I received a free copy of My Part Time Paris Life for my honest review
About the Book:
Lisa Anselmo wrapped her entire life around her mother, a strong woman who was a defining force in Lisa’s life―maybe too defining. When her mother dies from breast cancer, Lisa realizes she hadn’t built a life of her own and struggles to find her purpose. Who is she without her mother―and her mother’s expectations?
Desperate for answers, she turns to her favorite city―Paris―and impulsively buys a small apartment, refusing to play it safe for the first time. What starts out as an act of survival sets Lisa on a course that reshapes her life in ways she never could have imagined. Suddenly, she’s living like a local in a city she thought she knew, but her high school French, while fine for buying bread at the corner boulangerie, goes only so far when Paris gives her a strong dose of real life. From dating to homeownership in a foreign country, Lisa quickly learns it’s not all picnics on the Seine, and starts to doubt herself―and her love of the city. But she came to Paris to be happy, and she can’t give up now. Isn’t happiness worth fighting for?
In the vein of Eat, Pray, Love and Wild, My (Part-time) Paris Life a story is for anyone who’s ever felt lost or hopeless, but still dreams of something more. This candid memoir explores one woman’s search for peace and meaning, and how the ups and downs of expat life in Paris taught her to let go of fear, find self-worth, and create real, lasting happiness in the City of Light.
About the Author:
LISA ANSELMO has spent most of her professional career in magazine publishing, working on such iconic brands as Allure, Mademoiselle, InStyle, and People. She’s been everything from a creative director to an opera singer, but ultimately, she has followed her passion for storytelling and inspiring people.
Anselmo started traveling to Paris regularly more than ten years ago―at first, to cover the fashion trade shows for a lifestyle website. But soon, she had cultivated friends―both Parisians and expats―and eventually built another life across the ocean. After losing her mother to breast cancer, she was motivated to make her other life official, buying an apartment in Paris’s Right Bank.
In 2014, she decided to leave her day job, and now splits her time between New York and Paris, where she writes full time. Her experiences inspired the memoir My (Part-Time) Paris Life, a candid narrative of a woman searching for hope and healing in the city she loves.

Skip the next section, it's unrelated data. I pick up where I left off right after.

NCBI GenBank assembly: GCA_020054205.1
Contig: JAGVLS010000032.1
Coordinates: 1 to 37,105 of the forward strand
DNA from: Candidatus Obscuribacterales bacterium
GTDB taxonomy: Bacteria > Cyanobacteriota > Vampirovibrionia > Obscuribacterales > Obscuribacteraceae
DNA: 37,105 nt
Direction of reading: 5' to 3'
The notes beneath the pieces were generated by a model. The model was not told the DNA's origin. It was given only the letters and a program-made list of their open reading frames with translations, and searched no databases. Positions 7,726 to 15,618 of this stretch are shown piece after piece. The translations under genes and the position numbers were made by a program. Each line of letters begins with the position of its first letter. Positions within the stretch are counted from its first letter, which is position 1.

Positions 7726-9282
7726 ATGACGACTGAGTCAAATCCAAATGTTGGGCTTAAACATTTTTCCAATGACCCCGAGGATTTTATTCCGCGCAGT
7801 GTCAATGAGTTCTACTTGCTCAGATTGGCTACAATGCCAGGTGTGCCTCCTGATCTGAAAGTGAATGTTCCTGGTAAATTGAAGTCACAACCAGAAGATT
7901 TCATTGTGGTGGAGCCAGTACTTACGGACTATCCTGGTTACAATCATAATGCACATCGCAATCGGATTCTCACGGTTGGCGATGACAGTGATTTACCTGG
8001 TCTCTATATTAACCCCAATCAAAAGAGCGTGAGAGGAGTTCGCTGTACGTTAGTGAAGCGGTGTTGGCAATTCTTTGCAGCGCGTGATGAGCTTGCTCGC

I tend to like stories of people moving to France or Italy as I would love to spend an extended amount of time in either of those two countries myself. That is why I was drawn to this book. What I didn’t think I was going to get was a young woman who never really grew up.
The chapters that take place in France are far superior to those that take place in the US and I did thoroughly enjoy the way the writer brought the neighborhoods alive. Her relationships with her friends were also a delight. One of her biggest problems though was her inability to understand the French people so it leads her to withdraw into herself and not try to meet new people. Well for heavens sake – learn the damn language! You don’t move to a foreign country and not even attempt to learn the language.
I was also frustrated with her seeming inability to just grow up. I’ve encountered this in other book and I don’t know if it’s because I’m older or because I had to grow up at a very early age or what but when I run into a woman in her thirties (forties?) who is still playing at being a child I lose my patience. I appreciate she lost her mother but many people do. Death is part of life, we go on.
So perhaps I was not the best reader for this book. It was well written, it just was not for me so I am not going to give it a rating.